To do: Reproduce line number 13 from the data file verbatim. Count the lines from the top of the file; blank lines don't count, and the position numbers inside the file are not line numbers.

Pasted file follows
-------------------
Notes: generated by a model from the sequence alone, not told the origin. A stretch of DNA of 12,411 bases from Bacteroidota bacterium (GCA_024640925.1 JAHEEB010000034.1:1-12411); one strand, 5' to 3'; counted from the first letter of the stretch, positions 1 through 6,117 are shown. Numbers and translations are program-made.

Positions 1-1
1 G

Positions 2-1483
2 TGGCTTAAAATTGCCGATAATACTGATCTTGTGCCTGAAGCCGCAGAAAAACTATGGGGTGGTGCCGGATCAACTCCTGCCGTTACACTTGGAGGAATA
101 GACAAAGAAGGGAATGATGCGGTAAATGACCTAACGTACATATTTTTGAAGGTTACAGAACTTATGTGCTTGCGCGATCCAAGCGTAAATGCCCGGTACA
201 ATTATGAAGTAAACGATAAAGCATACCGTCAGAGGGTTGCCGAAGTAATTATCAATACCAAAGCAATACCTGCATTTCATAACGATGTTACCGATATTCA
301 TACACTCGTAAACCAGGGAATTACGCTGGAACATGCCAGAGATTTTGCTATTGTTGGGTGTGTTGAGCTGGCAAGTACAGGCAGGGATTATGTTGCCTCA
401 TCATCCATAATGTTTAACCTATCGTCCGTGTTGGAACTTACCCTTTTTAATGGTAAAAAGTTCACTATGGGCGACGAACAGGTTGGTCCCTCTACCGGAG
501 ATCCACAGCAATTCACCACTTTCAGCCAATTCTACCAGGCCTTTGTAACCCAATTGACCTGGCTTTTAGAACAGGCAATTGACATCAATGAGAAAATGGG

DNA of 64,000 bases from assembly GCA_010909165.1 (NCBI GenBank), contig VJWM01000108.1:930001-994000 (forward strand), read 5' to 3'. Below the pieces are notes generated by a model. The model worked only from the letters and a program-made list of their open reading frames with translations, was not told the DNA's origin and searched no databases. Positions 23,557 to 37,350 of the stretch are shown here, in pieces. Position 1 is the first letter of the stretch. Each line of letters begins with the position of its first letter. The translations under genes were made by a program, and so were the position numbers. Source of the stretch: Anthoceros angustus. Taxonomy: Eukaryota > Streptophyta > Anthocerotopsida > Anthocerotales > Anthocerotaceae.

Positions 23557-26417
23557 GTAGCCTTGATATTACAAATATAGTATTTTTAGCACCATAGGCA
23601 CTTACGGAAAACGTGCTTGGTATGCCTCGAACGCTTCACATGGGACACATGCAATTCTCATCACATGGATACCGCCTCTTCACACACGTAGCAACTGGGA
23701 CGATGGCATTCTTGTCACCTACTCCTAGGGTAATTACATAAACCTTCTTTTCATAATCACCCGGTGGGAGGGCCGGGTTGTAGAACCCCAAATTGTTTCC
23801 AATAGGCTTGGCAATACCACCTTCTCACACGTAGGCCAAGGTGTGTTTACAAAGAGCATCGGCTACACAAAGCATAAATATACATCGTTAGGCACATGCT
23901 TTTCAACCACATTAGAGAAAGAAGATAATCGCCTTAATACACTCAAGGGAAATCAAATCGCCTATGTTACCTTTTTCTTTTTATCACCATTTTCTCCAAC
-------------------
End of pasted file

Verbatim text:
23557 GTAGCCTTGATATTACAAATATAGTATTTTTAGCACCATAGGCA